The longtime director of the study, George Vaillant, was mainly interested in how these men responded to difficulties that they encountered in their lives, but he was well aware that a mere glimpse into an individual's life was not enough, as it can be "deeply misleading". What is true of a man's reactions to life at age 20 is not necessarily true thirty years later.
Vaillant has written extensively about many of the men in the study (anonymously), and Joshua Shenk, the author of this article, recounts Vallaint's take on one in particular. Vallaint presented him "as an exemplar of how mature adaptations are a real-life alchemy, a way of turning the dross of emotional crises, pain, and deprivation into the gold of human connection, accomplishment, and creativity. ´Such mechanisms are analogous to the involuntary grace by which an oyster, coping with an irritating grain of sand, creates a pearl,´ he writes. ´Humans, too, when confronted with irritants, engage in unconscious but often creative behavior.´"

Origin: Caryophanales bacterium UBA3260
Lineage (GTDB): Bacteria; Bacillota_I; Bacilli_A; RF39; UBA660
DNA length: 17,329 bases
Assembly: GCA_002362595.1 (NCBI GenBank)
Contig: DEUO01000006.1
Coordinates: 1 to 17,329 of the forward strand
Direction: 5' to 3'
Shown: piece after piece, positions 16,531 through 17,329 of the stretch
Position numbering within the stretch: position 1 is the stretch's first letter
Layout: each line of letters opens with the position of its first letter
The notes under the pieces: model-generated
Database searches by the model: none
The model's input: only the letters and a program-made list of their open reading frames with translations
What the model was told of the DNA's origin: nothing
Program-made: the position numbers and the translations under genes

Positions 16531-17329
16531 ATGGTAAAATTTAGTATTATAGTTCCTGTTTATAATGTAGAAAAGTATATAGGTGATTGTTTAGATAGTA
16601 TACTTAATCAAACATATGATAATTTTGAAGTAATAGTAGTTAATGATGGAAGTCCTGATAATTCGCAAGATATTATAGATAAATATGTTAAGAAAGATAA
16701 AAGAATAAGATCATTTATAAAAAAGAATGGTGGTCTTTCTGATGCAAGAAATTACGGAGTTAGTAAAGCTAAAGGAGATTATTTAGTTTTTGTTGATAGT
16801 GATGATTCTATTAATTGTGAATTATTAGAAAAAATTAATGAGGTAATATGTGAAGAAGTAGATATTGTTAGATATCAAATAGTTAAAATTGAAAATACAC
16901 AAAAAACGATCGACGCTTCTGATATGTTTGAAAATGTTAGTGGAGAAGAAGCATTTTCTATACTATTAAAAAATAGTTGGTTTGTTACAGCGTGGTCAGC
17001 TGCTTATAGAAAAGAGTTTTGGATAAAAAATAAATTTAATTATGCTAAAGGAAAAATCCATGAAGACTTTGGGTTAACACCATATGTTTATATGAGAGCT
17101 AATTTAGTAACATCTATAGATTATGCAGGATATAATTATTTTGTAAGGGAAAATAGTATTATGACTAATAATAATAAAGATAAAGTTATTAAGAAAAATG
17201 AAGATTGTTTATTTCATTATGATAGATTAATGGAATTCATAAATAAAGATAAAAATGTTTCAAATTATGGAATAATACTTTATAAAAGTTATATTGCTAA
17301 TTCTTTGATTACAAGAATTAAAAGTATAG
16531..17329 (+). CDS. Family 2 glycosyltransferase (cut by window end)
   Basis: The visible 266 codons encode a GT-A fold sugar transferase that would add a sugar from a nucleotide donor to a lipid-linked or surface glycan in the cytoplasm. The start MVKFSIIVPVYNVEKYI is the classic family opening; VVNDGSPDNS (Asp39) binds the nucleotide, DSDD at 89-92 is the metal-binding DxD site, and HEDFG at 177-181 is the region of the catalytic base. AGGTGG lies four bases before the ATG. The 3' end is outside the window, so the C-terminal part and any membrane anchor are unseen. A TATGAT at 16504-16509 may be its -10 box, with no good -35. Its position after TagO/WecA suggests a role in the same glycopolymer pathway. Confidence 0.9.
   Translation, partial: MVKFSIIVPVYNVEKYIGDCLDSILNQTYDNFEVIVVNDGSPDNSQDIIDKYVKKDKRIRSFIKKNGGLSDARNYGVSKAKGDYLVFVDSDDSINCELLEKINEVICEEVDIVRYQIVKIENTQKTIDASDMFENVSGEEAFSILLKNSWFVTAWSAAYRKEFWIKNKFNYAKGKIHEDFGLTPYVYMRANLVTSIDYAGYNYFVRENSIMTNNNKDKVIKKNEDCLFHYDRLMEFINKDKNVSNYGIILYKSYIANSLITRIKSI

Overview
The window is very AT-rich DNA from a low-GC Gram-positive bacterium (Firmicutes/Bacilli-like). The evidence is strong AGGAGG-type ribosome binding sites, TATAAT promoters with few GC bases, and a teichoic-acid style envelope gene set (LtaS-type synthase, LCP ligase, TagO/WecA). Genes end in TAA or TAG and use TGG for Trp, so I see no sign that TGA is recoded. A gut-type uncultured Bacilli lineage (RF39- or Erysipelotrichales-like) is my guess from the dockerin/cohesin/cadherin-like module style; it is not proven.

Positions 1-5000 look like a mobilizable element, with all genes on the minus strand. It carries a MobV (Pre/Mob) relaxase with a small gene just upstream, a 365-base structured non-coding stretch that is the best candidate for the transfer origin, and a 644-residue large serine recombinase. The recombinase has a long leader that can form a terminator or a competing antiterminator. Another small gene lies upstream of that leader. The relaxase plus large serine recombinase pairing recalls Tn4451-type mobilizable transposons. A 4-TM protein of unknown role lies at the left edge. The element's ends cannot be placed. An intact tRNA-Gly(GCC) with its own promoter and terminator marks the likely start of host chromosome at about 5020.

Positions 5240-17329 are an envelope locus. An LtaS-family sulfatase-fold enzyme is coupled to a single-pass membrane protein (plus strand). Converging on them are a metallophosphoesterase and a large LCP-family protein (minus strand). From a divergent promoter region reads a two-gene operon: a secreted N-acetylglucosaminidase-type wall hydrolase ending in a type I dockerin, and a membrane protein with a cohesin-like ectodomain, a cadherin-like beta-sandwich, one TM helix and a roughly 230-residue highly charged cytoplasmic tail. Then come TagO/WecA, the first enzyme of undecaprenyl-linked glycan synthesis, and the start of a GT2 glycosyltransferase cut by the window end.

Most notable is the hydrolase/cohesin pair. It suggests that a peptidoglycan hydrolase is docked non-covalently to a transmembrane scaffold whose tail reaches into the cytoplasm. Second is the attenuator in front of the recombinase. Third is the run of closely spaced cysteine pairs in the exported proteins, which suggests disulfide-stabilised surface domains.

By the time the members of the study were reaching retirement, Vaillant identified "seven major factors that predict healthy aging, both physically and psychologically."
- employing mature adaptations
- stable marriage
- not smoking
- not abusing alcohol
- healthy weight
One of Vaillant's main interests was the power of relationships. "It is social aptitude, not intellectual brilliance or parental social class, that leads to successful aging." When asked what he had learned from the men in the Harvard study, he responded: "the only thing that really matters in life are your relationships to other people."
The article is enormously interesting and goes into great detail about the study. Read the entire article here.
You can also watch George Vaillant here on this 6-minute video talking about Harvard's enormously fascinating study of 268 men for over 70 years.
In it he says a number of things I wanted to enumerate:
- Aging is a lot less scary than people think it is
- The take home lesson is always to enjoy where you are now (I repeat: enjoy where you are now)
- Playing and loving and working is what is important
- Loving is probably the most important
- Happiness is love
If you have difficulties viewing the video, click here to see it at the original website.